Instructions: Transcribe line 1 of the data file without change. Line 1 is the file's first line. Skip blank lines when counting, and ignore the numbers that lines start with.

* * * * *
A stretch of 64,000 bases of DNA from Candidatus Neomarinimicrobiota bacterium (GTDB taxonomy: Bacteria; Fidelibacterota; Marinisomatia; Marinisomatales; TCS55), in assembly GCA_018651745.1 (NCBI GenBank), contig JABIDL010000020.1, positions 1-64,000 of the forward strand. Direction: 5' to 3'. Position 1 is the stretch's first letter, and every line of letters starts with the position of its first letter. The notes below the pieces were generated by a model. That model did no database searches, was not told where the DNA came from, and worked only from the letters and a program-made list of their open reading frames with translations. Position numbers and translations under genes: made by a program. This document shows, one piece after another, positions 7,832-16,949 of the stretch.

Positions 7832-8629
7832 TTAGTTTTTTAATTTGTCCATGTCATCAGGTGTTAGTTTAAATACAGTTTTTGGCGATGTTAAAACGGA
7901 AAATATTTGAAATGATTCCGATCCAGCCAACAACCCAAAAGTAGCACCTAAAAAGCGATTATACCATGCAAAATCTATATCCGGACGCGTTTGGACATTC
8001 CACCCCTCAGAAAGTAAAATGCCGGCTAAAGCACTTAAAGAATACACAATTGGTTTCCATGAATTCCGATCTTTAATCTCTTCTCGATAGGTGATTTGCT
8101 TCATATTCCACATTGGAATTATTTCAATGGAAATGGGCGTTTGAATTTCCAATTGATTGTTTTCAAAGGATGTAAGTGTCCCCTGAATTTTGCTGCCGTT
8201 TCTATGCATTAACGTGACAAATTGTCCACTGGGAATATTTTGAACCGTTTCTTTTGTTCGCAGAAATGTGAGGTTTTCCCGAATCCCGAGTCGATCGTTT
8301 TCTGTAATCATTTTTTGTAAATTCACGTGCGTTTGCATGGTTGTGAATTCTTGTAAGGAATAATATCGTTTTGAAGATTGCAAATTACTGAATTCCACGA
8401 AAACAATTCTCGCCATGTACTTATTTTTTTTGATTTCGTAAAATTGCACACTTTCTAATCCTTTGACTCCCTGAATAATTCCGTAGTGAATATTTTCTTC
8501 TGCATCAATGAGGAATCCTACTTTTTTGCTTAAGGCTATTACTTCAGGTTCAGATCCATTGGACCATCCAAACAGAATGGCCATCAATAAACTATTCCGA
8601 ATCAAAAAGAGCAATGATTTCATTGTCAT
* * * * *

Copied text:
A stretch of 64,000 bases of DNA from Candidatus Neomarinimicrobiota bacterium (GTDB taxonomy: Bacteria; Fidelibacterota; Marinisomatia; Marinisomatales; TCS55), in assembly GCA_018651745.1 (NCBI GenBank), contig JABIDL010000020.1, positions 1-64,000 of the forward strand. Direction: 5' to 3'. Position 1 is the stretch's first letter, and every line of letters starts with the position of its first letter. The notes below the pieces were generated by a model. That model did no database searches, was not told where the DNA came from, and worked only from the letters and a program-made list of their open reading frames with translations. Position numbers and translations under genes: made by a program. This document shows, one piece after another, positions 7,832-16,949 of the stretch.